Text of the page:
by Emma Oliver
So your baby is inconsolable and having trouble feeding. Maybe it’s colic? Or is there more to it? As a mother, sometimes it’s simply a matter of gut instinct…
From one day old, my daughter Esme suffered with severe colic and a burning silent reflux.
Hardly surprising then, she screamed around the clock and that often, I found I wanted to scream along with her.
My G.P. was quick to note that both my husband and I were atopic, and prescribed Baby Gaviscon to help with Esme’s reflux.
My health visitor recommended I continue to breastfeed Esme, but on a dairy free diet.
Giving Esme Baby Gaviscon was such a faff. Prior to each feed, I would express a little bit of milk into an eggcup, mix it with the infant powder, and then feed it to her with a syringe.
Afterwards, I would boil everything up on the stove, so it was sterilised and ready for next time.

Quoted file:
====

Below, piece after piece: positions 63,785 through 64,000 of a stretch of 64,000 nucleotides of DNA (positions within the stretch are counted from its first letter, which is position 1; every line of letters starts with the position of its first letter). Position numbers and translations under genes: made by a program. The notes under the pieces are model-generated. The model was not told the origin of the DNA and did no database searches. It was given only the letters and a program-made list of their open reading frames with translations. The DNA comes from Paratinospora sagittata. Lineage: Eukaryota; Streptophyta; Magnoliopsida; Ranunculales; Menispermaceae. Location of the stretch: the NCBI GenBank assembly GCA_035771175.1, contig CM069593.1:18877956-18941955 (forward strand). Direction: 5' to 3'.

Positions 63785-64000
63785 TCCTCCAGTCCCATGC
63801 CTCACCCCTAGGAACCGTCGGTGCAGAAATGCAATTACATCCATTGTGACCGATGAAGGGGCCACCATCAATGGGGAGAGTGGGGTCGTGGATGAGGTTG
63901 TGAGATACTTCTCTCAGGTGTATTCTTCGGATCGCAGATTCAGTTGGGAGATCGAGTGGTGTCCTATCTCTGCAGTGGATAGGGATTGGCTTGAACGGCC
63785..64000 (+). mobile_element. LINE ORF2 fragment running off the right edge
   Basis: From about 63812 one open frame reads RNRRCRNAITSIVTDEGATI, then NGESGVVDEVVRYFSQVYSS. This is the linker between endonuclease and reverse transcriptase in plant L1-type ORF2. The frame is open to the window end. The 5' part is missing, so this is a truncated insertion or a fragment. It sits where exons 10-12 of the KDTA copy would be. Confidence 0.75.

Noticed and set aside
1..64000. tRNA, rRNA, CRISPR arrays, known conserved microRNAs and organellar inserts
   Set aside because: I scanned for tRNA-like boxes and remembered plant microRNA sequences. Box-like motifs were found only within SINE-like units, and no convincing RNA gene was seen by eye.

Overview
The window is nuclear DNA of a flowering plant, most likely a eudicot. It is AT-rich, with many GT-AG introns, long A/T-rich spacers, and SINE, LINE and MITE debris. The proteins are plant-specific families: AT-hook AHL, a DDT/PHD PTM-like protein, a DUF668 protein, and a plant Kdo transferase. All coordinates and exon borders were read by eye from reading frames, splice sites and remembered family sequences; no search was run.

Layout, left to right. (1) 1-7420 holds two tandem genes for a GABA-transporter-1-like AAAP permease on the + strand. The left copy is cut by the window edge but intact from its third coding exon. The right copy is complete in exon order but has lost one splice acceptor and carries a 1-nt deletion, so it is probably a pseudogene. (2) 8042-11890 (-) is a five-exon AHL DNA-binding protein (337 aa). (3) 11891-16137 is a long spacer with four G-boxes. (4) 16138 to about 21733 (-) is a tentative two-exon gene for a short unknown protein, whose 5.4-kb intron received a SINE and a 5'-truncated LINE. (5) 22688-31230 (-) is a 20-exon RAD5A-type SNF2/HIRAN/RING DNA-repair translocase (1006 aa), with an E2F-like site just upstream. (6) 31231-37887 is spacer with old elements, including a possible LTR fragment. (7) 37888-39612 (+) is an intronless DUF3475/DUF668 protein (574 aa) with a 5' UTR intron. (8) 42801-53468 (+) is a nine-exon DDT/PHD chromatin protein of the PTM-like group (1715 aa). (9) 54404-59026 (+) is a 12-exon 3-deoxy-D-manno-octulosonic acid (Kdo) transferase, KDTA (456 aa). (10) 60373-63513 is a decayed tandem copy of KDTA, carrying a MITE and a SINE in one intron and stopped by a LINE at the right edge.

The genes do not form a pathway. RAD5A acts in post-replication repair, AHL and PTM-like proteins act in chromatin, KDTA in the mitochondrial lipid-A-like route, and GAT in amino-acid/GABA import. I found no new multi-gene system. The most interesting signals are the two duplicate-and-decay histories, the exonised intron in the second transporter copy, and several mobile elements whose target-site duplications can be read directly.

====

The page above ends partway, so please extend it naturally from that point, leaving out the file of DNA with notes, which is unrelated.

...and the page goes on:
It all became so ingrained in my routine that I could do it with my eyes shut. Which was just as well, for like any new mum I was pretty tired. Although I couldn’t blame tiredness for what ensued.
Esme’s screaming had twisted up a notch as it always did after a feed. She screamed because she was hungry, and then she screamed because she was fed.
Emotionally, I found it difficult to tolerate. Cuddling Esme didn’t ease her distress. She refused a dummy. Indeed, rather cruelly, I was unable to comfort her. Nothing helped. I often found myself racing to get out to walk with her, and let’s face it, that was for me to calm down, just as much as it was for her.
This day was no different. Except that this day, I’d put the eggcup and syringe on to boil, and my screaming baby in the pram, rushing out the door.
I walked fast. Not sure where I’d end up. Rather depressingly (but not surprisingly) I found myself in the supermarket. The one place in town where I’d likely find other mothers in a similar state, you know with that look. The haunted look of a new parent with a baby that cries relentlessly.
Somewhere mid aisle, between the chamomile tea and nappies, I became aware that Esme was asleep. For the first time that hour I relaxed and told myself to slow down. I managed to do a full shop. What an achievement… my baby was not only sleeping but the fridge was going to be full. I returned home far less stressed than when I left.